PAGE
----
BDP 101 courses are restricted to Freshmen and Sophomores, or to students participating in the Bridging Disciplines Programs. The courses meet for two hours per week for the first eight weeks of the semester. They do not satisfy a substantial writing component requirement.
BDP 101: Exploring Digital Arts & Media
Applies to Digital Arts & Media BDP certificate
Professor Bruce Pennycook, School of Music
This seminar will present a survey of the wide variety of ways that digital technologies are changing how we create art and media. The seminars will include presentations on digital sound design, digital cinema production, interactivity especially in gaming and live performance, real-time “show control”, visualization, networked audio/visual presentation and performance, “wearable” computers for new expression in dance and movement, interactive story telling. We will also examine some current software and hardware systems used by professional artists, designers, and producers.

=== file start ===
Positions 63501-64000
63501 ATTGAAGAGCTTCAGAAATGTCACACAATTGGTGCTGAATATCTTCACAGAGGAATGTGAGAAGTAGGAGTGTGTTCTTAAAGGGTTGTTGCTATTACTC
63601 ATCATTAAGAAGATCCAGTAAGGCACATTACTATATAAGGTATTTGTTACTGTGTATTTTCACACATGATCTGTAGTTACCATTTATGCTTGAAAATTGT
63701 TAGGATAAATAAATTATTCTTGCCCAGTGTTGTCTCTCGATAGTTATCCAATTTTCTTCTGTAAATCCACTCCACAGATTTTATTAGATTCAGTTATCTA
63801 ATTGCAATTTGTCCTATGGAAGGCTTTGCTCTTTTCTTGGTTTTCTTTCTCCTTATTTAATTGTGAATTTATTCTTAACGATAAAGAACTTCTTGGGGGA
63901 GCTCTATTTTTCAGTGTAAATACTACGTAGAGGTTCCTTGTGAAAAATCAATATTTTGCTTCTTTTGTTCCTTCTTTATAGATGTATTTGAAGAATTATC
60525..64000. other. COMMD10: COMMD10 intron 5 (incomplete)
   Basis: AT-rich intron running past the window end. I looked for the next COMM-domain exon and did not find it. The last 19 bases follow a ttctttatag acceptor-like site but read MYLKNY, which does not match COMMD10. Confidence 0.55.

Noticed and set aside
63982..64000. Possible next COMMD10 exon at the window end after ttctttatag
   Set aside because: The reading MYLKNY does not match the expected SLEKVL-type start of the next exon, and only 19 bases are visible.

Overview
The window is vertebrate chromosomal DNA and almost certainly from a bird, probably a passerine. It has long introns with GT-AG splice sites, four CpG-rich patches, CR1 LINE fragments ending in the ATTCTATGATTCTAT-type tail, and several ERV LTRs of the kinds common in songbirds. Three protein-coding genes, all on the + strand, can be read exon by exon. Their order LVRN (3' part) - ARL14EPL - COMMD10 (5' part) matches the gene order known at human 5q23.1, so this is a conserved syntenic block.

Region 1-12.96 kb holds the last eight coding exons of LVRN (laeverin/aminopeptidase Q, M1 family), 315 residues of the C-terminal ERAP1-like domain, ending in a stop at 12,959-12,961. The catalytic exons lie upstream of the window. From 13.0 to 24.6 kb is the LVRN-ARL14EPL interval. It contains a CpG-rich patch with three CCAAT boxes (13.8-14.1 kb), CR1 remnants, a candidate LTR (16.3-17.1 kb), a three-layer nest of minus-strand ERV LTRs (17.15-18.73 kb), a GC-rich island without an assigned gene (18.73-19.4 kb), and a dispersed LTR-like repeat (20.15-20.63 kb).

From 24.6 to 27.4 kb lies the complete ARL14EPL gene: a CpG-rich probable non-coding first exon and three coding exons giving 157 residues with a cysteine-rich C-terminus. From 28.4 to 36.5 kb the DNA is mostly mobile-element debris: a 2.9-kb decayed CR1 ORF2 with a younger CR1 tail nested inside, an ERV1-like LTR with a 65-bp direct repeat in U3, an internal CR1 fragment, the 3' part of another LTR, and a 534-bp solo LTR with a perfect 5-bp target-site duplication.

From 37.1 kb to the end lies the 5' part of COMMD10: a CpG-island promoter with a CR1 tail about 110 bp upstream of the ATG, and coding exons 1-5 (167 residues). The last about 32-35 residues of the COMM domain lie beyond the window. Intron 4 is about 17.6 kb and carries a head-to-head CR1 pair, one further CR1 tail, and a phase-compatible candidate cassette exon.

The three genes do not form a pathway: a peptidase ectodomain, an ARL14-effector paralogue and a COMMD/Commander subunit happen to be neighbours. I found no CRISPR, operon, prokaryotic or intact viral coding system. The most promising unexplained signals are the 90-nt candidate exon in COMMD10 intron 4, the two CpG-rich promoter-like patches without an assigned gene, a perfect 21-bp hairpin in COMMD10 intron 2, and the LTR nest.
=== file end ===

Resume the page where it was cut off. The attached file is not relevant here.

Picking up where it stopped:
BDP 101: Diplomacy in a Globalizing World
Applies to the Public Policy BDP certificate
Dean Hutchings & Professor Jeremi Suri, LBJ School of Public Affairs
This short course examines the making and implementation of foreign policy from multiple domestic and international perspectives. It explores the roles of key actors – presidents, diplomats, the military, the Congress, the media – in security policy, trade relations, and international development. The course aims to help students learn not only to analyze but also to implement policy: it employs an action-oriented approach that obliges students to react as a policy-maker would and thus gain a better appreciation of how and why states, organizations, and leaders act as they do.
BDP 101: Professional Ethics in Law, Business, & Medicine
Applies to Ethics & Leadership BDP certificate
Professor John Dzienkowski, School of Law
This course presents and critically examines the regulation of professional ethics in three distinct professions. It compares and contrasts how the professions of law, business, and medicine address similar ethical dilemmas. Topics covered include: (1) self-disclosure of malpractice, (2) duties to third persons when subject to financial or bodily harms, (3) the influence of profit making upon the professions including such topics as disease mongering, and (4) the interaction of professionals with client and patient ethical choices, such as suicide and elective surgery. We will